Novelty detection is a requirement for noticing changes in the environment, a feature all animals need for survival. When a pattern deviates from the known, it is novel and can signal good things (a new food source) or bad things (a new type of predator). Thus, animals need carefully to balance exploration of novelty, because it can open up new niches that enhance evolutionary fitness or are detrimental to it. The ability to detect novelty in the environment likewise allows animals to detect novelty in behaviour of conspecifics. Famous examples are the cultural transmission of novel behaviour through a population, as observed for sweet potato washing in Japanese macaques and opening the aluminium foil covers of milk bottles by chickadees .
Huron  extends this argument to affective response, exapted to music. Because the outcome of a novel experience is sometimes dangerous, it is appropriate for an animal to be alert and prepared for fight or flight in the face of novel circumstances. Thus, there is evolutionary incentive to perceive not just danger, but uncertainty and/or novelty in their own right. In humans, this situation is experienced as tension, leading to arousal and, in extremis, to fear, and simple observation suggests that other species share the same affective response. The experience of tension entails its subsequent release, which seems to be accompanied by positive affective states. Huron, following Meyer , suggests that tension thus stimulated by expectation, and its denial or fulfilment, is in large part responsible for affect stimulated by Western music, whose emotive content is frequently theoretically conceived as an ebb and flow of tension of various kinds. This affective experience is highly valued and is altogether more subtle and dynamic than the common labelling of emotional analysis of music as ‘tender’, ‘sad’, etc. [19,20].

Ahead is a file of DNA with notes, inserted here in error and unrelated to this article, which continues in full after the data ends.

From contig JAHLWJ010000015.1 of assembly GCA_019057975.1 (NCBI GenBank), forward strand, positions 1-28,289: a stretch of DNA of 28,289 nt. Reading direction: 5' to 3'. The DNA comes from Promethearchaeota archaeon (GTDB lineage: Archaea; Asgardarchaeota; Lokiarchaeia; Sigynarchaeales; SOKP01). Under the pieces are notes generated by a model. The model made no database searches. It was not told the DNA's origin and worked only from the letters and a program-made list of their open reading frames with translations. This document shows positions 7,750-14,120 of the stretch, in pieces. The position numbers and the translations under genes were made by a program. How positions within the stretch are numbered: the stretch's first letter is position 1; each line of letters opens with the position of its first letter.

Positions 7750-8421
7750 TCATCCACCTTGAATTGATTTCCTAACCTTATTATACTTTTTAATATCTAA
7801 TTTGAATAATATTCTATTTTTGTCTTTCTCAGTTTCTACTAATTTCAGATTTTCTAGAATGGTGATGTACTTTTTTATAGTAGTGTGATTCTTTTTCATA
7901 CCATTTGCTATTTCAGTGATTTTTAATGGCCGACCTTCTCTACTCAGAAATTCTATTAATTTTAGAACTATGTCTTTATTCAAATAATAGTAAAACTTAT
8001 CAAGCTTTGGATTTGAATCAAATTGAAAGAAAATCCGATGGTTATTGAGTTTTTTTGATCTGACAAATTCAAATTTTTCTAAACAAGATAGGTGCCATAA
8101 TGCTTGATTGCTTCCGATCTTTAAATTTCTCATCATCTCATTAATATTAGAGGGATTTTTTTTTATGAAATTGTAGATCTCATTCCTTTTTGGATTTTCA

It is possible to mathematically model expectations over a well-defined symbol system (musical melodies constructed from a known range of pitches and durations, or bird- or whale song categorized into appropriate symbol sets) using uncomplicated statistical techniques [21, ch. 9]. From these models, human melodic expectations can be estimated [22,23] and bird song can be modelled . Pearce's model of Western tonal musical melody, IDyOM (Information Dynamics of Music) [23,25], predicts human expectations very well (r = 0.91 in four studies) [26,27]. Expectations are expressed as probability distributions over the set of symbols allowed (musical pitches, here). Given such a probability distribution, we can estimate the unexpectedness of an event drawn from it, using Shannon's information theory . It is important to understand that this property is relative: it is computed in terms of the statistical model, so unexpectedness is relative to the information that the model contains about the set of sequences being modelled, and to the immediately precedent sequence. Thus, we can model an individual's memory and predict the unexpectedness of perceived events. Two quantities, entropy and information content, model uncertainty and unexpectedness, respectively . More recent work on physiological and behavioural measures of human response to live music suggests that the unexpectedness value of pitch, calculated as above, explains a significant part of the variance in physiological measures (heart rate, skin conductivity) that correspond with arousal . This constitutes evidence that unexpectedness in music correlates with arousal in listeners, and that both correlate with the predictions of the model. These model-driven empirical methods can be applied to any form of vocal communication, given enough examples.